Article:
Here is the first pattern for learning hokku.  It is by Gyōdai:

The autumn hills;
Here and there
Smoke rises.

And here is how one uses a pattern for learning:
All parts of it can be changed, as long as one keeps the same basic form.

We can see that this is a standard hokku, meaning that it has a setting (the autumn hills) a subject (smoke) and an action (rises here and there).  These three elements need not be divided precisely line by line.  For example in this verse, the subject is found at the beginning of the third line, while the action is divided between the third line, where the verb is found, and the second line.

Do not worry about the order in which subject and action come, but rather just be sure there is a subject and an action.  We will keep the setting as the first line for this practice.

In the model verse, the setting is

The autumn hills;

That is an adjective followed by a noun.

We can change both the adjective and the noun.  We could make it:

The blue hills;
The distant hills;
The high mountain;
The deep forest;
The clear water;
The windy gorge;

And so on to infinity.

We can also change “the” at the beginning to “a” or “an.”

Because we are beginning autumn, whatever setting we choose as our adjective-verb  should relate to autumn.  And we can make our start as easy as we wish at first, and then we can vary more and more elements as we gain experience.

As an example, we could use the same setting and only vary the subject and action:

The autumn hills
Here and there
Trees redden.

In the beginning do not worry about making your practice hokku great hokku; improved content will come gradually.  Instead, focus on making the hokku fit the season and on following the pattern as you replace or vary elements within it.

We could also keep the same subject and action, and practice different first-line settings;

An old village;
Here and there
Smoke rises.


The autumn fields;
Here and there
Smoke rises.

Once we begin getting the feel of it, we can vary both setting and subject and action:

The autumn fields;
Here and there
Scarecrows lean.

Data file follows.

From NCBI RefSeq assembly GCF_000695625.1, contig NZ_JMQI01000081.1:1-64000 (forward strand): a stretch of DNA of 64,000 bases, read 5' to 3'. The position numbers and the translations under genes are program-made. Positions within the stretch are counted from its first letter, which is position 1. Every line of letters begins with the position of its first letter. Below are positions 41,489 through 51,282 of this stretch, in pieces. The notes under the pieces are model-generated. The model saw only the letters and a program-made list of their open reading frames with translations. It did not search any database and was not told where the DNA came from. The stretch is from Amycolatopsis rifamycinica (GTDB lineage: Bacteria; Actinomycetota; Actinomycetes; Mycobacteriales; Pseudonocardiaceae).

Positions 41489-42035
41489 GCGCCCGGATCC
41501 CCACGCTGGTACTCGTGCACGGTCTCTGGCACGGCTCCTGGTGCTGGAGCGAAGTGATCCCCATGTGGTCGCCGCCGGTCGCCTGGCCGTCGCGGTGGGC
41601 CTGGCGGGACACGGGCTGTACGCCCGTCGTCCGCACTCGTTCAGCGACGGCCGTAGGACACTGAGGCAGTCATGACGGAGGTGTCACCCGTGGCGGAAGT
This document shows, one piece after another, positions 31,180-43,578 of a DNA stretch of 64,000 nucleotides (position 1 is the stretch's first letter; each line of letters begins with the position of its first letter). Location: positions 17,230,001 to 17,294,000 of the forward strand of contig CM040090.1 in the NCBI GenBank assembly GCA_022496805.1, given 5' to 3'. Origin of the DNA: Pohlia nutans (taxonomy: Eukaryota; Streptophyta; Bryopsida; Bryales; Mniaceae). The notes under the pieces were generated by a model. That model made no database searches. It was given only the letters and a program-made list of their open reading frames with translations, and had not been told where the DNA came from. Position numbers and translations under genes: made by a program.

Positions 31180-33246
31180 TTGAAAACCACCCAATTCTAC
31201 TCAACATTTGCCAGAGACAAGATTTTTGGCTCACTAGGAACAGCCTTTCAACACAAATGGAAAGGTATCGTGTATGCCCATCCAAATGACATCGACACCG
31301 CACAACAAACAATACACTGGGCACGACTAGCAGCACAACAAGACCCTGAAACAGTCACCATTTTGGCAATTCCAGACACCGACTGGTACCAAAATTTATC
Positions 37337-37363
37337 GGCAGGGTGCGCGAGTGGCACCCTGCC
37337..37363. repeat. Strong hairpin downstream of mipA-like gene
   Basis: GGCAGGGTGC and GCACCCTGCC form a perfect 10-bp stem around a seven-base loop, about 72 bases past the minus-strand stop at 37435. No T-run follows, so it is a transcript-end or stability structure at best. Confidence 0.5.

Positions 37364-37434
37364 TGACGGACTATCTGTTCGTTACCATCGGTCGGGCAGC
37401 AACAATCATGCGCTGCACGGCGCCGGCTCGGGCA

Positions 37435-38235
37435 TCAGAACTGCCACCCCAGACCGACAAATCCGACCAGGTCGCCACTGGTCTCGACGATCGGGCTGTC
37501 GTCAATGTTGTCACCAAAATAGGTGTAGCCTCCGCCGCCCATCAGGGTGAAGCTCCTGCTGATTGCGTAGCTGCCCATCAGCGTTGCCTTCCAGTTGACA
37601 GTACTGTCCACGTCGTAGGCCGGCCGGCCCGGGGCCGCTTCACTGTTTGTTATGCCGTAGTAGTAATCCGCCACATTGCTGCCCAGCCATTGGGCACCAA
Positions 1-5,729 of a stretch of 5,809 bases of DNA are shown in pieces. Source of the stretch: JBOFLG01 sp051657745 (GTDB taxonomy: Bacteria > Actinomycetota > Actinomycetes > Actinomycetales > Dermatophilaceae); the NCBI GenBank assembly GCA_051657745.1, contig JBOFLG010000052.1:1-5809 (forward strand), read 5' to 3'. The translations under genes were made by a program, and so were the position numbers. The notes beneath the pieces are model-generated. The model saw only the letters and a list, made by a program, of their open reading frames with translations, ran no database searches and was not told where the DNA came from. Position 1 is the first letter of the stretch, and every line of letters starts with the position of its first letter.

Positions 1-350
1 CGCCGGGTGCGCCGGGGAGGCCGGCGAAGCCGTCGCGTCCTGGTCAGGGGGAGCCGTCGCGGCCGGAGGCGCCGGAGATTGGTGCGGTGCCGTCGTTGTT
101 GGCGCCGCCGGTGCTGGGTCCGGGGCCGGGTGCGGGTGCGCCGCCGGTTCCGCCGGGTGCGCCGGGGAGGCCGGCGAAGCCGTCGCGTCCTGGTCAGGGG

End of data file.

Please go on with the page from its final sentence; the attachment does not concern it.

Again, remember that we are not looking to rival great hokku in our beginning practice.  We are just learning, first, to use a model; second, to be in keeping with the season; and third, to practice our freedom in varying the elements of the model.

Now what is the point in all this?

Beginning hokku is like wearing a toolbelt with lots of empty pouches, but no tools.  Each model we practice puts a tool in a pouch of our belt.  And then when one actually has an experience in Nature, one can use this tool — this pattern — as a way to organize that experience.  The more patterns we learn, the more options we have for organizing.  And you will find that as you practice these basic patterns, they will readily come to mind when you do have an experience and want to write it down.

In working on these patterns, keep in mind that the setting is usually the wider context in which something happens.  It can be a place, the weather, the season — usually the BIG part of the hokku into which the subject and the action fit, like in the model.  The smoke rising here and there happens in the BIG setting of the autumn hills.

The subject — aside from the setting — is what the verse is “about,” in this case “smoke.”  And the action is something involving the subject that is moving or changing.  In this case the smoke “rises here and there.”

Now you have the first tool that fits in your hokku workbelt.  You only have to practice using it for it to become very practical and helpful.

If you have any questions about any aspect of this, or need help with some problem in your practice, feel free to ask me by posting a comment to the site.

If you do not mind everyone seeing your question or comment, it will appear on the site after I see it, and I will answer it publicly.  If you prefer to be helped privately, just put the word “PRIVATE” at the top of your comment, and instead of it appearing on my site, I will be the only one to see it, and I will respond to you directly by the email address that appears to me when you post a question or comment.

And feel free, if you wish, to show me your progress and ask advice as you need it.

It is very important that if you really want to learn hokku, you practice these patterns carefully, making your changes and replacement of elements as simple and gradual as you like.  Go at your own pace, without being lax.  Do not make things too hard for yourself at first.  But again, as you get more practice in replacing elements in the pattern, and begin to get the sense of how it works, you can replace more elements and make your practice variations more extensive.

Do not do it just once or twice; keep making variations of all kinds on a pattern until doing so comes quite easily.  That will make it much easier, eventually, to write hokku from your own direct experiences.

Again, this is a very old, very traditional way of teaching.  It has been used for centuries because it works.  How well it works depends on how hard the student works, and how well the student can absorb and express the aesthetics and spirit of hokku.  I shall be talking more about these as we progress.

This is the first step on the path of hokku.  Taking it is up to you.


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